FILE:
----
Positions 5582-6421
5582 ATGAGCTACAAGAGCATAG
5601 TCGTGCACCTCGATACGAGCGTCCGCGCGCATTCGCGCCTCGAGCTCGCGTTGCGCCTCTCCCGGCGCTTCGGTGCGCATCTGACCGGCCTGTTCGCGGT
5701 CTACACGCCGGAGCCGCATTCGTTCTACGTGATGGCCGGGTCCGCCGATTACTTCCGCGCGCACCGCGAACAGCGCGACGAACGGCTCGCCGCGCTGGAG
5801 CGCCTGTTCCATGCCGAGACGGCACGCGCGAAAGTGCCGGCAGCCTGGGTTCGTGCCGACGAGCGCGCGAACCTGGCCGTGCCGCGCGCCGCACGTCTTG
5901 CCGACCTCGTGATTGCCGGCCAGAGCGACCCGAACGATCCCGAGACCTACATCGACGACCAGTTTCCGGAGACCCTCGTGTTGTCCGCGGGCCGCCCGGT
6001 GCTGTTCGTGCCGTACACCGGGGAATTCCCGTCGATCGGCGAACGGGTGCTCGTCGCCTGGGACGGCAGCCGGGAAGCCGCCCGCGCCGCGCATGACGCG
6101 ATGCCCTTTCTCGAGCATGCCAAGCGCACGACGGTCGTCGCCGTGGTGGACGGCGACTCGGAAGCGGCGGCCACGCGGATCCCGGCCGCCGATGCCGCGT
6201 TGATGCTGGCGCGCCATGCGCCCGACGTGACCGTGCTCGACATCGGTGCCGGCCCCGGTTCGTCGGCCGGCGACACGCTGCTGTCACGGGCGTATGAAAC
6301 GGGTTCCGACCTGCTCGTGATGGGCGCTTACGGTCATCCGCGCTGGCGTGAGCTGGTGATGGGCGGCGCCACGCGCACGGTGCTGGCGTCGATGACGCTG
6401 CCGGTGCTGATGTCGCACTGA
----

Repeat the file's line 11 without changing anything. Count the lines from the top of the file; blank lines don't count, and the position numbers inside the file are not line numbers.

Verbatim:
6401 CCGGTGCTGATGTCGCACTGA